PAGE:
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Power cut hits thousands moments after power station demolished

Chiara Giordano

Thousands of people were left without electricity after a power station where four workers were killed three years ago was demolished.

Residents gathered on Sunday morning to watch as the last of the coal-fired Didcot A plant in Oxfordshire was brought down using explosive charges.

But just moments after the three remaining cooling towers disappeared from the skyline at about 7am, an electricity pylon went up in flames.

Around 40,000 homes were left without power until it was restored about an hour later.

After initially denying the fire was linked to the demolition, Scottish and Southern Electricity Networks (SSEN) later confirmed the two were linked.

An SSEN spokesperson said the company received reports of damage to their network at Sutton Courtenay shortly after 7am on Sunday.

“Initial investigations have confirmed that this morning’s power cut was caused by material related to the demolition of Didcot Power Station striking our overhead electricity network,” the spokesperson said.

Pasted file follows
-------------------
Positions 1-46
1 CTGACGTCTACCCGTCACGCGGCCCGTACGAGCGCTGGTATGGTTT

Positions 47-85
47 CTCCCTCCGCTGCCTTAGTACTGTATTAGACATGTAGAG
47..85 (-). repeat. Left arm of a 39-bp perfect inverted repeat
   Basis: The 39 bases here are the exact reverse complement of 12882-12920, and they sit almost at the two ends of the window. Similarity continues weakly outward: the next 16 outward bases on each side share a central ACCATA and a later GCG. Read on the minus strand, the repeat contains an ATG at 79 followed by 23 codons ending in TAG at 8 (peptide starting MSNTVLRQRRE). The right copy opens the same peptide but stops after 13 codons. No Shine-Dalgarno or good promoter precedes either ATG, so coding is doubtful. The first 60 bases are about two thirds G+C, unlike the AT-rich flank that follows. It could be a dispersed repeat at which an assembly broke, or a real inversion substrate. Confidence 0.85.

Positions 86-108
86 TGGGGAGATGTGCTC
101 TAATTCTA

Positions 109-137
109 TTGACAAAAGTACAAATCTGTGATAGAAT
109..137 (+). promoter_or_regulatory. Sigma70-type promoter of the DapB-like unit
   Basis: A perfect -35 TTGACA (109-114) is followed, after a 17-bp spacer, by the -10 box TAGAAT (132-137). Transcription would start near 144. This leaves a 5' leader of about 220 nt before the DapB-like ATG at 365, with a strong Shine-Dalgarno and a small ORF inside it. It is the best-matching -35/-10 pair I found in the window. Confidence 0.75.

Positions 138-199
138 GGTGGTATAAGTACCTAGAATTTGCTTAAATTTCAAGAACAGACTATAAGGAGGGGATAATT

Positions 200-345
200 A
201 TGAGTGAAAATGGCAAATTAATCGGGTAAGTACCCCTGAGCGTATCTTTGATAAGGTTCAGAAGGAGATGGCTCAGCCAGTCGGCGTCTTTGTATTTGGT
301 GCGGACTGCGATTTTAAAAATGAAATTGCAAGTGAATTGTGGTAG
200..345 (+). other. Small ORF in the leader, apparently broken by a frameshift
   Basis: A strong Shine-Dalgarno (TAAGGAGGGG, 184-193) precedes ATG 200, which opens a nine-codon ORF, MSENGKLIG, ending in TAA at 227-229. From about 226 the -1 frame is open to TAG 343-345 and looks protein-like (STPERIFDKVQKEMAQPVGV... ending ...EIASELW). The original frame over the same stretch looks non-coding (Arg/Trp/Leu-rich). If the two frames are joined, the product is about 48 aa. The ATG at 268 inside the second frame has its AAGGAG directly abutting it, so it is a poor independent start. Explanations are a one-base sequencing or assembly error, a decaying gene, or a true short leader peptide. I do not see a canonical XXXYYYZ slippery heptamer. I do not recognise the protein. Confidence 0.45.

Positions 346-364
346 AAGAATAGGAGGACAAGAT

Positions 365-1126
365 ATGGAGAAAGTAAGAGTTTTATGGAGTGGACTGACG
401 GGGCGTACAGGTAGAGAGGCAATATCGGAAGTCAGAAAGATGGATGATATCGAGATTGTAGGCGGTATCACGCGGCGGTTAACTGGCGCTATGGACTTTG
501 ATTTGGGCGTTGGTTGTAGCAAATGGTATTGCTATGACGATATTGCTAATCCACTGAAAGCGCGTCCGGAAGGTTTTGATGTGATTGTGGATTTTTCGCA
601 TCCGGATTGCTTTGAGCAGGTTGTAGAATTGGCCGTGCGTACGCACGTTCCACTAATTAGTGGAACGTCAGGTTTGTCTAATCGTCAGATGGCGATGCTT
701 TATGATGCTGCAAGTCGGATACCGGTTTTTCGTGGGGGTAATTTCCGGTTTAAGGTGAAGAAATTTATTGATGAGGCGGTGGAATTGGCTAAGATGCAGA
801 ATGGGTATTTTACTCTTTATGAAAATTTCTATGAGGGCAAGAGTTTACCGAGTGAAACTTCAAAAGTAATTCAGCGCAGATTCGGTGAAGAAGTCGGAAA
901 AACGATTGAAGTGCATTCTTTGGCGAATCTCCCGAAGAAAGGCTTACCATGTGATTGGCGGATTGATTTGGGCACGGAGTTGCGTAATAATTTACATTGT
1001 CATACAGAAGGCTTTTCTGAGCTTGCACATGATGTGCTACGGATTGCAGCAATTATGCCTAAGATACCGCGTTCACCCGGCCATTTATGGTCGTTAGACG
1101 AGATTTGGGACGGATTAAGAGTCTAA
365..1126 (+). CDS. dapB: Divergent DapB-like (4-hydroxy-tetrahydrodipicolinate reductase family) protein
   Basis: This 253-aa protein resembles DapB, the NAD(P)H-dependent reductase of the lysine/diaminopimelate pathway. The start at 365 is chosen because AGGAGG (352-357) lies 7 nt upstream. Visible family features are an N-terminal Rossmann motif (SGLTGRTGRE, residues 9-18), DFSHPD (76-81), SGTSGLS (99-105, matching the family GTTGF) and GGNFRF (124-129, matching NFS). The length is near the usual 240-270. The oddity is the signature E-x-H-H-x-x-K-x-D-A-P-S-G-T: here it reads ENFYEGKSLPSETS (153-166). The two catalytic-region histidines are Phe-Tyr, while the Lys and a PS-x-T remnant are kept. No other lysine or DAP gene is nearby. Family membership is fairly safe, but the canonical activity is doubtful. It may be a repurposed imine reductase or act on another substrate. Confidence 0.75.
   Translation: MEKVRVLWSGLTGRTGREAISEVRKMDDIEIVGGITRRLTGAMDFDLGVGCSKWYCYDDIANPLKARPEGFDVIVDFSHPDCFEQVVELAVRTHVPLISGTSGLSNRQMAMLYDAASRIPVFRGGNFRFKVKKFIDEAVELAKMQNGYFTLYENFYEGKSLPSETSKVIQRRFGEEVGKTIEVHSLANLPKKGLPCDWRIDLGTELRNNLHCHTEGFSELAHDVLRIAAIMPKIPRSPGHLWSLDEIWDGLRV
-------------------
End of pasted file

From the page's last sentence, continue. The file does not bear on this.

“During the demolition, a large section of debris protection material became detached from one of the cooling towers and made contact with our 33kV overhead line, which was outside of the advised perimeter.

“This resulted in significant damage to the overhead line and subsequent network faults.”

The spokesperson said the Sutton Courtenay incident had left people with minor injuries.

“[We] are working with the police and other agencies to identify those impacted,” they added.

“We would ask anyone affected to contact us through the power cut helpline 105 so we can investigate further.”

Didcot A ceased operation in 2013 after running for 43 years, and three of its towers were demolished in 2014.

In February 2016, workers Christopher Huxtable, 33, from Swansea, South Wales, Kenneth Cresswell, 57, and John Shaw, 61, both from Rotherham, South Yorkshire, and Michael Collings, 53, from Saltburn-by-the-Sea, Teesside, died after part of the boiler house collapsed.

But it took more than six months before all of the bodies were recovered by September 2016.

Thames Valley Police and the Health and Safety Executive had launched a joint investigation to consider corporate manslaughter, gross negligence manslaughter and health and safety offences.

RWE and contracting firm Brown and Mason, which carried out Sunday’s demolition, have been contacted for comment.

Additional reporting by agencies